Ferreira performed from the main stage, never wandering far from her musicians, tucked in the shadows of a laser wall. My favorite songs of hers can vary but at the time it was “24 Hours” and that’s what she chose to open with, belting it from behind her dark shades, a confident rock star. Later, she admitted that she hadn’t played her next song “Sad Dream” in seven months due to a vocal issue, but she would sing it now and dedicate it to her friend Miley as tribute to her recently deceased dog. After “You’re not the One”, Ferreira finished her abridged but satifsying set and headed off stage.
I haven’t really found Cyrus’s “bangerz” appealing beyond their novelty. However I still aimed to see the spectacle of her Bangerz tour and found a lot of the show fascinating. Cyrus, with the coordination of Diane Martel, created an arena show that is without a doubt peerless among her contemporaries. On the costume front, even when she was wearing super tight leotards (i.e. most of the time), Cyrus never seemed to strive for sexy. Her attire was part of her wild rebellion from her earlier, tamer Disney personality. Moreover, particularly when she toned herself down for some cover songs, it was quite apparent Cyrus has a pretty good voice.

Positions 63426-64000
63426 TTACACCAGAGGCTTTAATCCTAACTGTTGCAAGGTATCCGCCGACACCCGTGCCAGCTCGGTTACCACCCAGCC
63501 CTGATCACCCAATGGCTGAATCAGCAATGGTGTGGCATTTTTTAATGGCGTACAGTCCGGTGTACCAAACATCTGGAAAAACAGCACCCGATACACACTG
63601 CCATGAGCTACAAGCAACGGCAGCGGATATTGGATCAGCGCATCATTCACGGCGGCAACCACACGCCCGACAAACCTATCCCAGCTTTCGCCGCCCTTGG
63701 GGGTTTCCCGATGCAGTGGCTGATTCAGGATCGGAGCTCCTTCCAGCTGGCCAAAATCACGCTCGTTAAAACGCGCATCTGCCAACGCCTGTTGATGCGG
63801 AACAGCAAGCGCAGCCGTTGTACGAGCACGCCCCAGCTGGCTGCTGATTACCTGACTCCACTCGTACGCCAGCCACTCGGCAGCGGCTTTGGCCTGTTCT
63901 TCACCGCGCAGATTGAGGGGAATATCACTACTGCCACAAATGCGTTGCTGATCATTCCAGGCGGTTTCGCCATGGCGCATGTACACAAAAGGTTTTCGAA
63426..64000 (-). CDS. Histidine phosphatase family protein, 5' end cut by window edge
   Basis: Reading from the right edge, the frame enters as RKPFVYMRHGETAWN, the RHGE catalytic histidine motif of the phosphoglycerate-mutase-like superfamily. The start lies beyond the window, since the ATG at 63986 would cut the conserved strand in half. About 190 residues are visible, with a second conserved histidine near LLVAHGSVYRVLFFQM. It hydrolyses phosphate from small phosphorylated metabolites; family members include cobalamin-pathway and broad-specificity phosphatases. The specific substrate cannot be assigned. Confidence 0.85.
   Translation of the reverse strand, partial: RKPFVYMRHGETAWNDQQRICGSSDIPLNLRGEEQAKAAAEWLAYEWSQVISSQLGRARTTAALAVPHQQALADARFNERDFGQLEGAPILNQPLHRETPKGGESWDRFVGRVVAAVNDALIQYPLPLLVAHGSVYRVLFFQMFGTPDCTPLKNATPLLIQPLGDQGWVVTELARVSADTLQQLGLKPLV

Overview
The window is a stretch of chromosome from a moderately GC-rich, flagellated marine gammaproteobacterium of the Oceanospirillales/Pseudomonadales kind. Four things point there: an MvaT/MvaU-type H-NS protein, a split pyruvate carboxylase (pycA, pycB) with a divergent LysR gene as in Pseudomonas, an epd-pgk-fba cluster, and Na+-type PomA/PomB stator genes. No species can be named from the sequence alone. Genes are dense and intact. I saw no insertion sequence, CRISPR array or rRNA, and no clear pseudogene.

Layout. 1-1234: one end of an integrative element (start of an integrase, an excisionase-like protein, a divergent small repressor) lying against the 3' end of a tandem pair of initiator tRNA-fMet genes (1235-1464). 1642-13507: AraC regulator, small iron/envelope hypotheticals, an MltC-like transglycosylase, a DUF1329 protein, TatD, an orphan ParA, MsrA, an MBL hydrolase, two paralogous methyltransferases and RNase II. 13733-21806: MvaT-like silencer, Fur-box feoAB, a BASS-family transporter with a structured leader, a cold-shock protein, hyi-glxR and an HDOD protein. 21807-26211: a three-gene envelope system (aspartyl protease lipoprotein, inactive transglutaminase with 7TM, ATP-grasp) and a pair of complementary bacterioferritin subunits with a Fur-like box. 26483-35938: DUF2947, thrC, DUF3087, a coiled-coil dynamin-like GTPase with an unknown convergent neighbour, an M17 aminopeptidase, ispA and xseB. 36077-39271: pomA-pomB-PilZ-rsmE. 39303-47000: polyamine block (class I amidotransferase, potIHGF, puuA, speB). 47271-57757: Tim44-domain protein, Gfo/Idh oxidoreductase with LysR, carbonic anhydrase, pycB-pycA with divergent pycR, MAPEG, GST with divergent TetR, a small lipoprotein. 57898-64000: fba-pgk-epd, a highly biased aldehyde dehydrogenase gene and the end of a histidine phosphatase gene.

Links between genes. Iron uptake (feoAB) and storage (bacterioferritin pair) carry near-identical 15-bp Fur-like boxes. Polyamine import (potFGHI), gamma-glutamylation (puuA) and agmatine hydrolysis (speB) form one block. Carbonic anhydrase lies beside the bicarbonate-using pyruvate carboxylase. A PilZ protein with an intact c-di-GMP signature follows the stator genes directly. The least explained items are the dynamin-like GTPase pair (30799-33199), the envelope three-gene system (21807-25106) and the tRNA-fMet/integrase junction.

The show began with Cyrus sliding down an inflatable tongue projecting from a giant version of her face. She then kicked things off with “SMS (Bangerz)” while caricatures from Ren & Stimpy creator John Kricfalusi were projected behind her and furry-costumed animals danced (my favorite was the purple shark). The entire production seemed to be a manifestation of a drug-addled trip. At various points a furry bobble-headed bird puppet that followed her around, midget-backup dancers, a giant hot dog with a saddle (upon which she flew over the crowd), a pimped out car and more were upon the stage. Cyrus frequently dashed away to change outfits which allowed for wacky interludes to play on the screens, like one where she was on the water being chased by the sun before being blasted down to her metal exoskeleton.